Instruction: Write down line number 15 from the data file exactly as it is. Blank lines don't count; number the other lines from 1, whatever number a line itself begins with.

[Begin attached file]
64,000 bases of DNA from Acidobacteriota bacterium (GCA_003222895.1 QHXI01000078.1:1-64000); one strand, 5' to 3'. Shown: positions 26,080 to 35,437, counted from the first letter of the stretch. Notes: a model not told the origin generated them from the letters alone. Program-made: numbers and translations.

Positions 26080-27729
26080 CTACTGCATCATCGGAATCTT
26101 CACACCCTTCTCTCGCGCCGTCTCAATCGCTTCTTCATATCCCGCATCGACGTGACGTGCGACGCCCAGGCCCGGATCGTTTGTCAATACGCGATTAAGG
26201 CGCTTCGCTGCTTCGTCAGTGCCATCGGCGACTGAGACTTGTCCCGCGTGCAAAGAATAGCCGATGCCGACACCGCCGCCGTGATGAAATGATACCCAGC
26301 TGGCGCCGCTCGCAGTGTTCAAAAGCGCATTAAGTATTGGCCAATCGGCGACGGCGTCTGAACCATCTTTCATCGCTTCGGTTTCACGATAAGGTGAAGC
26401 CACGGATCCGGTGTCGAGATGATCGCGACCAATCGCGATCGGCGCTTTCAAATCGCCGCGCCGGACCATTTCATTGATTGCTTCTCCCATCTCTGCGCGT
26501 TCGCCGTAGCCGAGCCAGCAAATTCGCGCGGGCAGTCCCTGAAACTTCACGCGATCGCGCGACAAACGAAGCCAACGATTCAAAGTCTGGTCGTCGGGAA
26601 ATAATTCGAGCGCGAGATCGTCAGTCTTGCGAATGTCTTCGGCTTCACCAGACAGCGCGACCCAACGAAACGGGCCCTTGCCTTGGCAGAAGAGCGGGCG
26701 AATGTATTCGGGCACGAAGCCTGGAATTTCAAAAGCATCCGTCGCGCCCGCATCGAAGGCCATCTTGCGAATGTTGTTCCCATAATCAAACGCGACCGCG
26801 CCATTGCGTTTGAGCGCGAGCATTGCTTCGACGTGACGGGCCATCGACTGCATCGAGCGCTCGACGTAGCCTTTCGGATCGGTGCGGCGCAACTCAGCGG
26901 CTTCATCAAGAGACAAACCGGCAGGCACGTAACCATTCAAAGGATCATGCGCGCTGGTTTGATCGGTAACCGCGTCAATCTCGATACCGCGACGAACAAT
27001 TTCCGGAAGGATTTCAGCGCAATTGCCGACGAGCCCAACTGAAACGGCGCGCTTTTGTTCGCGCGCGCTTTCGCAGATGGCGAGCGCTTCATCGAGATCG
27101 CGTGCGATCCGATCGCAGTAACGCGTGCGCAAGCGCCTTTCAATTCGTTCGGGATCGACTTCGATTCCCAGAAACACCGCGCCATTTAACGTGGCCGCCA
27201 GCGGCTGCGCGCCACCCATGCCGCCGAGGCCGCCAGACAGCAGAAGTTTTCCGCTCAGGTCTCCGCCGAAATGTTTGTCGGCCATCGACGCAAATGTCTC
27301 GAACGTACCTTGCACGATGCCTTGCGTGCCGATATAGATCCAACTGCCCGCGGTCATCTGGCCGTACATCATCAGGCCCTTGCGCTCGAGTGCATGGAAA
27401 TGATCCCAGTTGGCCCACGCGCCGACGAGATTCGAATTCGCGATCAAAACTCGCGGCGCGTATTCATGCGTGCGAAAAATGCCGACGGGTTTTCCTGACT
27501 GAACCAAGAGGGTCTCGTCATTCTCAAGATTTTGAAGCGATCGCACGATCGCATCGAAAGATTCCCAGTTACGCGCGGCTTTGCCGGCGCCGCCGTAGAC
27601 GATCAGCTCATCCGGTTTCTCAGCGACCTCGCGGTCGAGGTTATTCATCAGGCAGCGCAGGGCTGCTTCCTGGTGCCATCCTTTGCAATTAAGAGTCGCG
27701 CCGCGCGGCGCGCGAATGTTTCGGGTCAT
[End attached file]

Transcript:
27201 GCGGCTGCGCGCCACCCATGCCGCCGAGGCCGCCAGACAGCAGAAGTTTTCCGCTCAGGTCTCCGCCGAAATGTTTGTCGGCCATCGACGCAAATGTCTC